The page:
Where is the party? Ask Benny Blanco

Benny Blanco
(Photo: Benny Blanco Instagram)
On a recent Saturday afternoon, Benny Blanco’s kitchen was a whirl of activity: Pink-orange fillets of salmon were being doused with salt, verdant green snap peas were being cut gently on their bias, a humming food processor was being fed handfuls of safety-cone-orange carrots to shred.اضافة اعلان

And there he was, in the middle it all, with his fingers in the tonnato.

Blanco walked the blender full of the creamy, pungent Italian dip — a mixture of tuna, mayonnaise, lemon juice, and spices — over to Jess Damuck, for her to taste.

“More lemon,” she said after a moment of consideration.

“More?” he asked.

She nodded, and he grabbed two lemons from the kitchen island, strewn with a Tetris-like maze of plates and platters.

This is a version of the dance that Blanco and Damuck, both 34, have executed with regularity for the better part of a year as they have prepared dozens of dinner parties for a small, rotating group of friends. Damuck is a recipe developer and food stylist, and Blanco is a Grammy-nominated songwriter and music producer; their shared love of epicurean pleasures yielded intimate backyard gatherings that filled a social void for a certain creative class during the days when COVID-19 restrictions meant restaurants were shuttered and large indoor congregations were frowned upon. In a town that runs on velvet ropes and VIP rooms, these low-key dinner parties have become a highly coveted invite.

Blanco and Damuck met through her boyfriend, actor and director Ben Sinclair, of the HBO series “High Maintenance.” Knowing that Blanco was a gourmand — in addition to his music career, he and food personality Matty Matheson host a cheekily titled YouTube series — the couple invited him over the night that she was testing out a challah recipe for her newsletter.

“When I came downstairs,” Damuck recalled, “they were standing there with all 10 fingers in the challah, and Benny turned to me and said, ‘I haven’t even tasted this, and I know it’s the best challah I’ve ever had.’”

Although these soirees are normally thrown for their own sake, this night was to fete the release of Damuck’s first cookbook, “Salad Freak.” As such, Blanco was acting more as sous-chef than a mischievous co-chef.

“Normally, I’d make it a little more heavy-handed,” he said of the tonnato. “I’d add some spice, or something vinegary. Maybe I’d throw a whole chicken in there. But tonight, we’re not going to do that.”

Damuck cut her teeth in the test kitchen at Martha Stewart Living magazine where, for many years, she was tasked with making the domestic goddess’ daily lunchtime salad. The endeavor often took many hours, and it included trips to the farmers market and working within Stewart’s dietary preferences. “I remember one day she came in and said, ‘This lettuce is too tender. From now on, I only want crisp lettuce,’” Damuck recalled. “It sent me into a total panic. No more arugula or baby greens. And butter lettuce you can’t wash like normal lettuce in a salad spinner. You have to take each leaf and let it rest on a sheet pan with paper towels.” She must have done something right; Stewart wrote the foreword to her book.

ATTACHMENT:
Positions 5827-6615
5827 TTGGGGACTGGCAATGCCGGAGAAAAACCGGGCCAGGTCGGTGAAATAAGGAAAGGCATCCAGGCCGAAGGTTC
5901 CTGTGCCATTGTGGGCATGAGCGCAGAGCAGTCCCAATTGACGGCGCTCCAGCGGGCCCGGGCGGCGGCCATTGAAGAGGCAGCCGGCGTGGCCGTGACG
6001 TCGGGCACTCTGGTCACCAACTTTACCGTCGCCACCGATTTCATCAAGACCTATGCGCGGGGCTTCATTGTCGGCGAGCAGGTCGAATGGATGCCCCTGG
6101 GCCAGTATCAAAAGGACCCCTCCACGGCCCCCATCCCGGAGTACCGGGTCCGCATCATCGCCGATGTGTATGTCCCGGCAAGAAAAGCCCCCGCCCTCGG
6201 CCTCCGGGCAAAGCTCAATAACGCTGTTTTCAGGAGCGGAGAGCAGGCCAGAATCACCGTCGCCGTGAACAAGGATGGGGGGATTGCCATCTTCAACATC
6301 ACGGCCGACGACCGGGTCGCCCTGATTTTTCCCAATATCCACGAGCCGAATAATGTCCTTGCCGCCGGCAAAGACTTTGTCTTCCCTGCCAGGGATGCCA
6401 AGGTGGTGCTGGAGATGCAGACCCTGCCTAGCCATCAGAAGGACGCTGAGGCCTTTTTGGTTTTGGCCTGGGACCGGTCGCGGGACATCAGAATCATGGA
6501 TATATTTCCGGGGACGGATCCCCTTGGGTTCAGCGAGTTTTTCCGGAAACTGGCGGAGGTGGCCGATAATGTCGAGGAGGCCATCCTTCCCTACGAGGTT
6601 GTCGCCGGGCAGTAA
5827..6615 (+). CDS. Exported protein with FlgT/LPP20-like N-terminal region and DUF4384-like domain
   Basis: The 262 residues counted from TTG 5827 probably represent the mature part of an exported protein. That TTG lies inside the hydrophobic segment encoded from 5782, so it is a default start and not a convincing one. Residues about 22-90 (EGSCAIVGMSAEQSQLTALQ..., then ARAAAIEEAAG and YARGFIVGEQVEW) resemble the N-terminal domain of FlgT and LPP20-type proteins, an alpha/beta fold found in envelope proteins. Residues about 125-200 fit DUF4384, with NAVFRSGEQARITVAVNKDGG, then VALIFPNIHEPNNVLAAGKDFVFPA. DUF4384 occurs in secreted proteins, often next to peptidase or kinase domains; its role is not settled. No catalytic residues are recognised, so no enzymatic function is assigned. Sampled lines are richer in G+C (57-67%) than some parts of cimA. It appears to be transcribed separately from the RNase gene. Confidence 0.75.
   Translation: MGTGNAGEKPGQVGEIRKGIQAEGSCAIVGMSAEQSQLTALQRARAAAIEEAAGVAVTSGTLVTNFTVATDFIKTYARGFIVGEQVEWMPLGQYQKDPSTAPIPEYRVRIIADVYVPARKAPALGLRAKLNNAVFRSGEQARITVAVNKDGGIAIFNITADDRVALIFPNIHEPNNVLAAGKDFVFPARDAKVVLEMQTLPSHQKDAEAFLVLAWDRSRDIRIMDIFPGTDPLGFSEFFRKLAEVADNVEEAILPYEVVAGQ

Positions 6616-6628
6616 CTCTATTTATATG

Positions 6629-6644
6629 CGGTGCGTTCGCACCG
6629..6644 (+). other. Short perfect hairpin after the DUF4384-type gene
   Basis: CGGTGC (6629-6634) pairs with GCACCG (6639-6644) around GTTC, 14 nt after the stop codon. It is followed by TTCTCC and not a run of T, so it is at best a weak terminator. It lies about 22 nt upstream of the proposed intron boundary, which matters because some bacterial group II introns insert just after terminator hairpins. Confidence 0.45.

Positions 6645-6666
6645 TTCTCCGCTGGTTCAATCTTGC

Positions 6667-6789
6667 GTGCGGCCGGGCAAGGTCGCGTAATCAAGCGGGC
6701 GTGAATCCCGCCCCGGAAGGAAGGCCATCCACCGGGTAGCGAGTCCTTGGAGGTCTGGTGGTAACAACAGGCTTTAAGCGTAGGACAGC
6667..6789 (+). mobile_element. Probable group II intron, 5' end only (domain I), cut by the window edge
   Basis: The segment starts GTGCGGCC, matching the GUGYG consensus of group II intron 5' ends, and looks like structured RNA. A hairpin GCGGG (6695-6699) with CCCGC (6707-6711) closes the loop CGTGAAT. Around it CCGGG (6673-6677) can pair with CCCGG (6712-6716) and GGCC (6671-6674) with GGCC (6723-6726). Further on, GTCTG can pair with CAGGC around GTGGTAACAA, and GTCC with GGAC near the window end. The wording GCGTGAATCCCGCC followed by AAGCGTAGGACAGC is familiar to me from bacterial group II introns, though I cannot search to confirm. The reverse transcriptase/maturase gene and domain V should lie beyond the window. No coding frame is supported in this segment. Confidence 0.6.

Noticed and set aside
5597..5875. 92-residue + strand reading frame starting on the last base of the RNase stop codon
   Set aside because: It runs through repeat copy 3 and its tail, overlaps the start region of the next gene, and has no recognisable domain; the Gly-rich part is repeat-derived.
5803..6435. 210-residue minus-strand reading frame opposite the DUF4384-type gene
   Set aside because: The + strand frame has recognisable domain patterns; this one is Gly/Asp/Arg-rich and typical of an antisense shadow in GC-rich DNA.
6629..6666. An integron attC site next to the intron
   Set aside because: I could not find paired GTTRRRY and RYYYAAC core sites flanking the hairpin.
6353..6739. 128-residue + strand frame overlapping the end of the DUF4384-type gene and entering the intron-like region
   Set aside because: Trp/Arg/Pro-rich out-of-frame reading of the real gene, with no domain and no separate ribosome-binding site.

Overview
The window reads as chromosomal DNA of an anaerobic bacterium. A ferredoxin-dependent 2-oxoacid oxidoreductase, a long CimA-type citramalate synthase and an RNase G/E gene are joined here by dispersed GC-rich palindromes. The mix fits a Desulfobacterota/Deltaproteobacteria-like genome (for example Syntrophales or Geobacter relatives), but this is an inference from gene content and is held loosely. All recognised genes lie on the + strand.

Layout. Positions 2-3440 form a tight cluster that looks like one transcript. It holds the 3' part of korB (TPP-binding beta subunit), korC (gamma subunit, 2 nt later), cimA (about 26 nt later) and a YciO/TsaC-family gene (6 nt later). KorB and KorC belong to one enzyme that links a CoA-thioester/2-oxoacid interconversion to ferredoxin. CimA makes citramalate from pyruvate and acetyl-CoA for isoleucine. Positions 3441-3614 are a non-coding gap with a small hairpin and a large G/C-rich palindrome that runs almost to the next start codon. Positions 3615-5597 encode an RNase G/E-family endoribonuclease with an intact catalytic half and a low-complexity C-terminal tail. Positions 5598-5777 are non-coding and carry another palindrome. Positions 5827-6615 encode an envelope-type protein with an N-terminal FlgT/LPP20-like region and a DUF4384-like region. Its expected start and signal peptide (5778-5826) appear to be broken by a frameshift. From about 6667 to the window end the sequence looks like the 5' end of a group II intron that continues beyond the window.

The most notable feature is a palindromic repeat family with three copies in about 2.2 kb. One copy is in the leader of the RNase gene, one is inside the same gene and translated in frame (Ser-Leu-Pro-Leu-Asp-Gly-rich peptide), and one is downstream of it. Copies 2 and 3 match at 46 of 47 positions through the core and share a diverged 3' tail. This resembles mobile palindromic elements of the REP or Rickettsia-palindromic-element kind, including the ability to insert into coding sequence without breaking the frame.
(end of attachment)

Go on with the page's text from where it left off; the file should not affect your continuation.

After the challah experience, Damuck brought over a watermelon and shiso salad to a barbecue at Blanco’s home in Malibu, California. From there, these dinner parties blossomed.

“Meeting Benny and starting to throw parties with him was great because I was pretty new to LA, and I got an instant friend group,” Damuck said. These gatherings range from a handful of people in Blanco’s backyard to high-concept dinners for around 30 guests, such as the steakhouse-themed party they threw in Montecito, California, for New Year’s.

“Cooking with him is amazing, because he’s so enthusiastic,” she said. “He’s a really great cook, but it’s not what he does as a job, so he’s trying to soak everything up as you’re doing it. He is never highly critical. You know, it’s not always easy to cook with other people.”

Together, they make for an amusing odd couple: She is poised and deliberate; he is frenetic verging on feral. He likes to plan the menu days in advance and obsess over everything during FaceTime sessions, while she likes to be more spontaneous yet thorough in her execution.

As the afternoon faded to twilight, friends began to trickle in from the entertainment, music, and food worlds. The mix of unexpected faces is part of what makes these nights successful. On this particular evening, guests included actor Dan Stevens in a matching pajama set; musician Jessie Ware in from London; Molly Baz, a food personality; Karley Sciortino, a writer on intimacy and relationships; and Dave Burd, a comedian and rapper known to fans as Lil Dicky.

Taken together in their tie-dyed Online Ceramics T-shirts, drooping sweatpants, and Birkenstock clogs, the small assembly could easily be mistaken for a hippie-chic cult.

Toward the end of the night, Damuck was at the kitchen door, surveying all the bodies splayed out on pillows in their post-dinner satiety.

“I saw Dave Burd try his first vegetable,” she said. “He doesn’t like fruits or vegetables, but he tried endive, and I think he really liked it.”

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